Ericsson swung to a profit and posted a revenue rise in Q3, boosted by continued traction for its 5G portfolio including wins in China which helped take its total commercial contracts for the technology to 112.
CEO Borje Ekholm said in an earnings statement the company continued “to win footprint in several markets leveraging our competitive 5G portfolio”, adding its performance throughout 2020 had strengthened its confidence on delivering on its annual targets.
Growth in the company’s Networks division was a major driver in Q3, as net sales rose 6 per cent year-on-year to SEK41.7 billion ($4.8 billion) on gains in North East Asia and North America.
Ekholm added 5G contracts in mainland China had developed according to plan, contributing positively to profit, and were expected to improve further. He said its business in Europe also grew, based on several footprint gains.
But its other business units did not perform so strongly: Digital Services revenue dropped 12 per cent to SEK8.7 billion on lower legacy equipment sales; Managed Services fell 14 per cent to SEK5.5 billion on declines in North America and increased R&D investments; while its Emerging Business and Other segment registered a 3 per cent reduction to SEK1.6 billion.
Net sales grew 1 per cent to SEK57.5 billion, with net income of SEK5.6 billion overturning an SEK6.9 billion loss in Q3 2019 caused by provisions relating to a US regulatory investigation.
Gross margin improved from 37.8 per cent to 43.2 per cent, its highest level since 2006.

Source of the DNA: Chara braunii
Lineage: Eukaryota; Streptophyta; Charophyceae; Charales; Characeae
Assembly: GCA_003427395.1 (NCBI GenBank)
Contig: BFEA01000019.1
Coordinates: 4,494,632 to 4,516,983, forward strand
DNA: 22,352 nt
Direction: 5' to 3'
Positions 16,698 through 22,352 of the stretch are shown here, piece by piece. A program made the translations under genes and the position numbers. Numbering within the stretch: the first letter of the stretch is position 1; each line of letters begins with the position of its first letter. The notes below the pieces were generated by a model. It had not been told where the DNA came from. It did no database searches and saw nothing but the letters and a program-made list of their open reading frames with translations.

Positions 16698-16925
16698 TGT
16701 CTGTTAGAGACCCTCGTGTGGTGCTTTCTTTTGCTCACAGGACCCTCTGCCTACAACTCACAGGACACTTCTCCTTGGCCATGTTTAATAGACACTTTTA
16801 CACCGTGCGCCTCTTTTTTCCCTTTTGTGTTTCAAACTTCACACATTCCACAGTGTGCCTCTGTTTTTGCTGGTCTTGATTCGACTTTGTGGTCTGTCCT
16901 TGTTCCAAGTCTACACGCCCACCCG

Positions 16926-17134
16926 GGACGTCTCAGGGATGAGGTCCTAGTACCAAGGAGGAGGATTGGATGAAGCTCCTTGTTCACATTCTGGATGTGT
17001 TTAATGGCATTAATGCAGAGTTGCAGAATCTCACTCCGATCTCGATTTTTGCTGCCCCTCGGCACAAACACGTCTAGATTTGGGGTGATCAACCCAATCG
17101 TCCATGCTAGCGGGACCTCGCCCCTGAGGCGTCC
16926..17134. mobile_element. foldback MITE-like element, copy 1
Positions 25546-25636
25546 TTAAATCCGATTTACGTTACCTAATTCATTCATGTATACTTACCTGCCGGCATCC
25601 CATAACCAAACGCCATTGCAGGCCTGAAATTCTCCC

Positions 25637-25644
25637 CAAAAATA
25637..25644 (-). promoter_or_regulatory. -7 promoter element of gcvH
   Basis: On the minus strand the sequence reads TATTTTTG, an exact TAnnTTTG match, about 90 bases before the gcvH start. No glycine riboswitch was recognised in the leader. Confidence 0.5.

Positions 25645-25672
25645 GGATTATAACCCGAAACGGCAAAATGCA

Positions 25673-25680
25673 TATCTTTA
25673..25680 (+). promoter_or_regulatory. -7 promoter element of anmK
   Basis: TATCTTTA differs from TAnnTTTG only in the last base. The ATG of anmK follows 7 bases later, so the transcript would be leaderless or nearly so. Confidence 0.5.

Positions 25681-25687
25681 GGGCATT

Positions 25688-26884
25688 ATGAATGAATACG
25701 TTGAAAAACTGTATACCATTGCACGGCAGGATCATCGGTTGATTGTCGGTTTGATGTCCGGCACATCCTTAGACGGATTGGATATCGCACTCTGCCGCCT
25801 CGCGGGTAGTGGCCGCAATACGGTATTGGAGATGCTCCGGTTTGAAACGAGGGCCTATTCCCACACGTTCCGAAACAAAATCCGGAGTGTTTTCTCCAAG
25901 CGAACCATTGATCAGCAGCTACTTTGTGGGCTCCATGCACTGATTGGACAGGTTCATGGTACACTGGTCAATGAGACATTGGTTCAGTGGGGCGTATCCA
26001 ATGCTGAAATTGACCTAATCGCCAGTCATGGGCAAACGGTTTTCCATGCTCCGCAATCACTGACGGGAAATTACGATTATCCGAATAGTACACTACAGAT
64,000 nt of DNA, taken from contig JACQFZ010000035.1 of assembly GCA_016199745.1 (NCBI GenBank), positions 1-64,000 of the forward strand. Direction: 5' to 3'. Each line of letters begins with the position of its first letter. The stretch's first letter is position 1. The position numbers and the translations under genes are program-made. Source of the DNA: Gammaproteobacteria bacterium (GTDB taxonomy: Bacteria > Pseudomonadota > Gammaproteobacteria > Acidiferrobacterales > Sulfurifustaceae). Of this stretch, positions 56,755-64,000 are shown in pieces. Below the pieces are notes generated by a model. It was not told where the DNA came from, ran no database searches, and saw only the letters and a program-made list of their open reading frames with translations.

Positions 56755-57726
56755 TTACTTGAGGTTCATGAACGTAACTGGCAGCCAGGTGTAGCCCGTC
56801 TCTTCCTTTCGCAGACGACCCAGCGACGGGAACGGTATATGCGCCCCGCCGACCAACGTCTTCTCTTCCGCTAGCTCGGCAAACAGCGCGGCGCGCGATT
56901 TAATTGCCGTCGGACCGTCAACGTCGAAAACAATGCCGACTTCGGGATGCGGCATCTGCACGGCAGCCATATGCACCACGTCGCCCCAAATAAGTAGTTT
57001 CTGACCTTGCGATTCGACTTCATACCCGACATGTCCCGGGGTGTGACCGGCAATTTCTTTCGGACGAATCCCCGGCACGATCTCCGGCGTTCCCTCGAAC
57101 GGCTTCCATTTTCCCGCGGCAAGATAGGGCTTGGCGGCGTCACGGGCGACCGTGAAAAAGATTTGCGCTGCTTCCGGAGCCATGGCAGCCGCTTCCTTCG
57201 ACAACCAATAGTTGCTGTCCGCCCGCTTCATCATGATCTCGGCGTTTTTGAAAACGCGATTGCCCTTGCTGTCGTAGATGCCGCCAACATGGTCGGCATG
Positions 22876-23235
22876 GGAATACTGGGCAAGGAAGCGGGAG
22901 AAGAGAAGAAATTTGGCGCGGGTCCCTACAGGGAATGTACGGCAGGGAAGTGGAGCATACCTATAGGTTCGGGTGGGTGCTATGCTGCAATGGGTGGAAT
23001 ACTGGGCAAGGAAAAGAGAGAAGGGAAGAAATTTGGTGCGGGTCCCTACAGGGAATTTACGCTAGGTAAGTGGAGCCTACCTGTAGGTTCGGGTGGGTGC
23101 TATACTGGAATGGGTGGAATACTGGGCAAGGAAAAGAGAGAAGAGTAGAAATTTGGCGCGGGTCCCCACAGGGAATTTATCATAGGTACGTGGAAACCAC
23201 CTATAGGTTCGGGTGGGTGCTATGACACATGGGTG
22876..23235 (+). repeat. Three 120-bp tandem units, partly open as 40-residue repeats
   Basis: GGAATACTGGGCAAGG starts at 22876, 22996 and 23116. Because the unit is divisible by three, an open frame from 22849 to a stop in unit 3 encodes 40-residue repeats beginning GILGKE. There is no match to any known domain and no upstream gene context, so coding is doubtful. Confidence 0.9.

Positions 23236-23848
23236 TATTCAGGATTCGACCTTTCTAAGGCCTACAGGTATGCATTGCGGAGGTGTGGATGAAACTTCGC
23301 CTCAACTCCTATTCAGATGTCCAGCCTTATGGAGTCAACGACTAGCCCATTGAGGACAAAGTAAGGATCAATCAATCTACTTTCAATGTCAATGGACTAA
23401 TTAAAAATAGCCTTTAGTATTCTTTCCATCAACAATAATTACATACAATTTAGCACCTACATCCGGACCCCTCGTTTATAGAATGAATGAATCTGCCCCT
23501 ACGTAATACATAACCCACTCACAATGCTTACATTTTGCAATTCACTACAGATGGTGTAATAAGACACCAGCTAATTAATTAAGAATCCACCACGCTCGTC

He expects further growth towards the end of the year and into 2021, as it builds on the deals it has already made: “5G is very early in the cycle, and there are a number of contracts that we have announced. There will be a densification of those contracts, there will be mid-band additions to deliver.”
A key focus is “making sure those initial customers, the 112 we have announced” densify their networks to ensure high-levels of performance, he explained.
Jejdling highlighted North America and China as strong possibilities for future growth.
Ericsson already secured 5G contracts in China, but there could be challenges ahead if the nation retaliates against a decision by Sweden (the vendor’s home market) to block Huawei and ZTE from its next-generation networks.
Jejdling said it was “very difficult” to comment on the situation, but emphasised how important China was for the Swedish vendor.
“We expect to see half a million 5G base stations in China by the end of the year, so it is really critical for us to be part of the innovations that happen on top of a very innovative economy.”
“So we continue to look forward to working with our Chinese customers. That’s the only way we can react to this.”